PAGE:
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Kidney Stones

Kidney Stones Q & A

What are kidney stones?

Kidney stones are solid materials comprised of minerals and salts found in your urine, including calcium, phosphorus, and oxalate. Stones can be microscopically small or as large as a pearl. Smaller stones may pass through your body unnoticed. Larger stones can get trapped in the urinary tract, causing interference with your urine flow and persistent pain.

What are the symptoms of kidney stones?

Kidney stones that require medical intervention may produce the following symptoms:
  • Vomiting
  • Fever or chills
  • Bloody or cloudy urine
  • Severe back or side pain
  • A burning sensation while urinating
Kidney stone-related pain may come and go or last for several days without relief.

What are the risk factors for kidney stones?

If you have a history of kidney stones, you have an increased risk of developing them again. You are also at higher risk of developing them if you’re a man. Other factors that influence the development of kidney stones include:
  • Gout
  • Obesity
  • Kidney disease
  • Digestive problems
  • Bowel inflammation
  • Urinary tract blockages
  • Not drinking enough water
If you take certain medications, including calcium-based antacids, your risk for developing kidney stones may increase.

How are kidney stones treated?

Your doctor reviews your medical and family history to determine the likelihood of kidney stones. He may also perform an ultrasound to identify the stones and their location. For smaller stones, he may recommend drinking more fluids to help the stones pass. For stones too large to pass naturally, your doctor may prescribe medications such as pain relievers or alpha blockers to help relax the ureter, allowing the stones to pass. Your doctor may also suggest minimally invasive surgical procedures to break up or remove the kidney stones. These treatments include:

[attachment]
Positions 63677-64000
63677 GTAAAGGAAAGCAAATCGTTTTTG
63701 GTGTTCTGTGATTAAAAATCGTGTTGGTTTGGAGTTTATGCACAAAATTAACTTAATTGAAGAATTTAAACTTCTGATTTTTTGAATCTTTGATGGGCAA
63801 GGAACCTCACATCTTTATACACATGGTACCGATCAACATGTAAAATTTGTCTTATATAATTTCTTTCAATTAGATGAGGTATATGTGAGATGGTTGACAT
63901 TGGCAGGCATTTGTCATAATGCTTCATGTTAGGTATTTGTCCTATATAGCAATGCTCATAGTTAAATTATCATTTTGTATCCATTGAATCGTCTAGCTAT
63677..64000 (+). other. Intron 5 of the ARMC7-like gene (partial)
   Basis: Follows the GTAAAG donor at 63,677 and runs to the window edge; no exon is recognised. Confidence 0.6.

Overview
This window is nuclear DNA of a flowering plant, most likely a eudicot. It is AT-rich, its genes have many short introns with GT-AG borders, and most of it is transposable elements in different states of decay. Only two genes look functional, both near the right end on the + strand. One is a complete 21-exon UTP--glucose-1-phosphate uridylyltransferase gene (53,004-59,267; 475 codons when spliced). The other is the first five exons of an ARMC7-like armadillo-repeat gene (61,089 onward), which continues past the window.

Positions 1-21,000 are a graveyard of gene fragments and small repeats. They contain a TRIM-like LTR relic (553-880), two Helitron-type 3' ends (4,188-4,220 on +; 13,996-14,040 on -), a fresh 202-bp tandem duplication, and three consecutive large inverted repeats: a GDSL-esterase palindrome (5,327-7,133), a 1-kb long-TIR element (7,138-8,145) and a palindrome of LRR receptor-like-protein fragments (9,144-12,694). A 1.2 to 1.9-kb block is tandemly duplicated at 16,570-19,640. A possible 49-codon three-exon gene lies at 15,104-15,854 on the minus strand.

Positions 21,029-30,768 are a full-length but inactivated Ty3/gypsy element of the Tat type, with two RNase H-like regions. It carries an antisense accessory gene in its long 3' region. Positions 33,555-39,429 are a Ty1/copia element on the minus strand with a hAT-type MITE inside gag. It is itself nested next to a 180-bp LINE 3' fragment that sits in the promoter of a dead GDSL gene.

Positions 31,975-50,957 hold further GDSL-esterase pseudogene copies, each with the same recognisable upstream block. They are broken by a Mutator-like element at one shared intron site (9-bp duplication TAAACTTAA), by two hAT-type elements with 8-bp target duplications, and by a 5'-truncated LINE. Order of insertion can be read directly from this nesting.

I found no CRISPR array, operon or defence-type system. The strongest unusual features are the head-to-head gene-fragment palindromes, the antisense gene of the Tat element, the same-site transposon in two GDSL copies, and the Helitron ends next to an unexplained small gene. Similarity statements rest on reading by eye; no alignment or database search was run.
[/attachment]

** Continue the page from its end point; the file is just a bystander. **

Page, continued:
Shock wave therapy: This breaks up the stones into smaller pieces. 

Ureteroscopy: This procedure involves using a camera to view the stones and lasers to break them up. 

Percutaneous Nephrolithotomy: This surgical procedure remove the stones. 

Depending on how long you’ve had symptoms and the stones, your doctor may suggest waiting for them to pass naturally before recommending other treatments or surgeries.

To learn more about kidney stone treatments, schedule an appointment online or by phone.